David Cameron, under siege for his shifting account of the Panama Papers, is facing an imminent second front of attacks as a consequence of his decision to bring John Whittingdale into the cabinet last year.
Along with other journalists at the Independent newspaper, political correspondent James Cusick spent five months investigating why other newspapers had shut down a story about the culture minister, only to see his editor shut the investigation down too.
The promotion of the former chair of the DCMS select committee to Culture Secretary last year means that John Whittingdale’s lengthy relationship with a professional dominatrix and fetish escort – known to leading national newspaper groups who held back from publishing any detail – left him increasingly open to potential blackmail.
Although there is no suggestion that Whittingdale was explicitly coerced by any of Britain’s newspaper bosses, questions inevitably arise as to whether concerns about publication of aspects of his private life about influenced his policy decisions inside the Culture department.
As culture secretary, with a brief that includes media policy, Whittingdale has a powerful influence over press regulation, the mooted privatisation of Channel 4 and above all the future finances of the BBC.
So far his key policy decisions have included:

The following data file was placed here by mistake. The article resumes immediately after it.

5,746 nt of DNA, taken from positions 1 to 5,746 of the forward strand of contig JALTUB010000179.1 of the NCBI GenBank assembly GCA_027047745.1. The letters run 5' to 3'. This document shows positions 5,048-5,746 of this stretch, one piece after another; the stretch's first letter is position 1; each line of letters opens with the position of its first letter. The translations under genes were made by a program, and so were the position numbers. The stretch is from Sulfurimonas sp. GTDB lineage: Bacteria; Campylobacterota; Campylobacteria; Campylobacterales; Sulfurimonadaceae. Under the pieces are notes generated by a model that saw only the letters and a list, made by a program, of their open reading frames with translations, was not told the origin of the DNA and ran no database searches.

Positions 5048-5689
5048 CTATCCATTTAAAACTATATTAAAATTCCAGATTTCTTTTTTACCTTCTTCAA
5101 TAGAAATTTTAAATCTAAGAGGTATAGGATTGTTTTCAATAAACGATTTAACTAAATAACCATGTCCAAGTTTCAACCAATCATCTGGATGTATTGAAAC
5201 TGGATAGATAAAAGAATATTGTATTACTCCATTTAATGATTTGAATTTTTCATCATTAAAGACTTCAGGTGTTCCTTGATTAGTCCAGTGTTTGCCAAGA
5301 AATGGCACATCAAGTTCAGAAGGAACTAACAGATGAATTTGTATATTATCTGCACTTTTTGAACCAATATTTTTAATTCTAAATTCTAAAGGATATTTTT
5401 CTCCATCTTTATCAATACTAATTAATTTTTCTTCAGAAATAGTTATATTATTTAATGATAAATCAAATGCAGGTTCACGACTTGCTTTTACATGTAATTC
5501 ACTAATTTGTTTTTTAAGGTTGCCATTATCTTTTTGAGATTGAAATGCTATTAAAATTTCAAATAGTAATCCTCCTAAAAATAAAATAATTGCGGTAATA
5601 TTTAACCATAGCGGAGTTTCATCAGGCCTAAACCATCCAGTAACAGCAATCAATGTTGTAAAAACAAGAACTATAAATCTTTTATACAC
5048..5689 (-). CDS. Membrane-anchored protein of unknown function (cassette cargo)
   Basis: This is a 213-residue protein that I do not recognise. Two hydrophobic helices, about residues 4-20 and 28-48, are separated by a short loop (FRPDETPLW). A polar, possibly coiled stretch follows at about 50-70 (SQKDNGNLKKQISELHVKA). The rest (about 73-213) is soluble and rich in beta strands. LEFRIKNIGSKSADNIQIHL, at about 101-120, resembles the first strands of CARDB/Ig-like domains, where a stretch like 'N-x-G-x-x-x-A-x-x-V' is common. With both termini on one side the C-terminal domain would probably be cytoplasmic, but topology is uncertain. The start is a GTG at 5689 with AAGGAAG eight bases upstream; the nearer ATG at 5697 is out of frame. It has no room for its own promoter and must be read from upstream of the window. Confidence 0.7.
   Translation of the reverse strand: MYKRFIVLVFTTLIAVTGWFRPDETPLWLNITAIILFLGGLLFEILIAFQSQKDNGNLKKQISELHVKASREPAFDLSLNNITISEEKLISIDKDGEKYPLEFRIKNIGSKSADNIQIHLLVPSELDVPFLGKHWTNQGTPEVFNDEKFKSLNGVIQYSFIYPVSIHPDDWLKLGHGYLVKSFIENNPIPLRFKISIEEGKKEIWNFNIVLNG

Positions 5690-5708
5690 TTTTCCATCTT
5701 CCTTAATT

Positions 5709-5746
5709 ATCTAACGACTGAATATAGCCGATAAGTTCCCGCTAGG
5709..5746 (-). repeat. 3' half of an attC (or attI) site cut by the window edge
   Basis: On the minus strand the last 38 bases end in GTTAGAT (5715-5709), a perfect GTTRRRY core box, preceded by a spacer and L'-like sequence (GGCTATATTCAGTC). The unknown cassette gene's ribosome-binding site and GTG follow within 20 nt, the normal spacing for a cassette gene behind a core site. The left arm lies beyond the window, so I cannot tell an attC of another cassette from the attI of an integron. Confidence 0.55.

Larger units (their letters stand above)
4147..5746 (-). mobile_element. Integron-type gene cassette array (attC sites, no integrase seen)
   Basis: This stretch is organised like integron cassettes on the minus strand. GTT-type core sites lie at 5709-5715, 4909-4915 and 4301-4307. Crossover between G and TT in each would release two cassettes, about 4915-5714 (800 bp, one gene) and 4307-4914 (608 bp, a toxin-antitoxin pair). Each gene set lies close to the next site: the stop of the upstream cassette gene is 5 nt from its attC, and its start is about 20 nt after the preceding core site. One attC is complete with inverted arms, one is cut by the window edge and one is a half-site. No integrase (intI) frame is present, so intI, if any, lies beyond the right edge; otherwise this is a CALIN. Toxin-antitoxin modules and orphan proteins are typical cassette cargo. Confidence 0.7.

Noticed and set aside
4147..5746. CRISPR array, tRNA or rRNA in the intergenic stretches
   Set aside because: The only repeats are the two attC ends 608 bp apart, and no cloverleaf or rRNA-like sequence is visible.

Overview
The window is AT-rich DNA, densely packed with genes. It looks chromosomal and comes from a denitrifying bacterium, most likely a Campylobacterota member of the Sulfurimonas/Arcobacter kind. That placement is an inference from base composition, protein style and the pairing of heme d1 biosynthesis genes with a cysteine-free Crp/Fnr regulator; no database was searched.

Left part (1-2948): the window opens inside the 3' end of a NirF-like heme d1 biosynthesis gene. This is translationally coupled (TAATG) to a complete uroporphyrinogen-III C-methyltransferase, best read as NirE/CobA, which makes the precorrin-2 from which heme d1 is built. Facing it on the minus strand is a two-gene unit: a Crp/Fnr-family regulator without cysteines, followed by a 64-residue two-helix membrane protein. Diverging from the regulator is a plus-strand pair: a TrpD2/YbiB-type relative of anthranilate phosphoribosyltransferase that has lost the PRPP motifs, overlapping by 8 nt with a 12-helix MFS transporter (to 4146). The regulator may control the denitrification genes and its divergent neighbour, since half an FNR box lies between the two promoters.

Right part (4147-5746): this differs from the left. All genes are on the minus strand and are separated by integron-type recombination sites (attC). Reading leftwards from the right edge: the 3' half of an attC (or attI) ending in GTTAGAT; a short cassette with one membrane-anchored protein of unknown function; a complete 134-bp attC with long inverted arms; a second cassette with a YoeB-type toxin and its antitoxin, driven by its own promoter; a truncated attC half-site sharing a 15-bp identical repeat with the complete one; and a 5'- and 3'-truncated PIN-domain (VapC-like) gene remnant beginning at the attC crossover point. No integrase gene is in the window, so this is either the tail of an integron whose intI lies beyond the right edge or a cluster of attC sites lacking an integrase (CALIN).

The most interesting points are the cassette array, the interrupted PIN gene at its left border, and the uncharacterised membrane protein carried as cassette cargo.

Serial attacks on the BBC’s independence and influence
Backing for the Treasury’s assault on the public service broadcaster’s finances
Unilaterally blocking legislation recommended by the Leveson Inquiry into the press, passed by all three major political parties in Parliament in 2013
Personal support for the press industry’s new non-Leveson compliant regulator, the Independent Press Standards Organisation, IPSO.
Whittingdale, according to one Whitehall source, became “The culture secretary Rupert Murdoch dreamt of, and the cabinet insider those who fought Brian Leveson’s recommendations prayed they would get.”
Keeping Whittingdale right where he is, rather than ousting him, perfectly suits those in Fleet Street who view Leveson as a commercial threat to business-as-usual.
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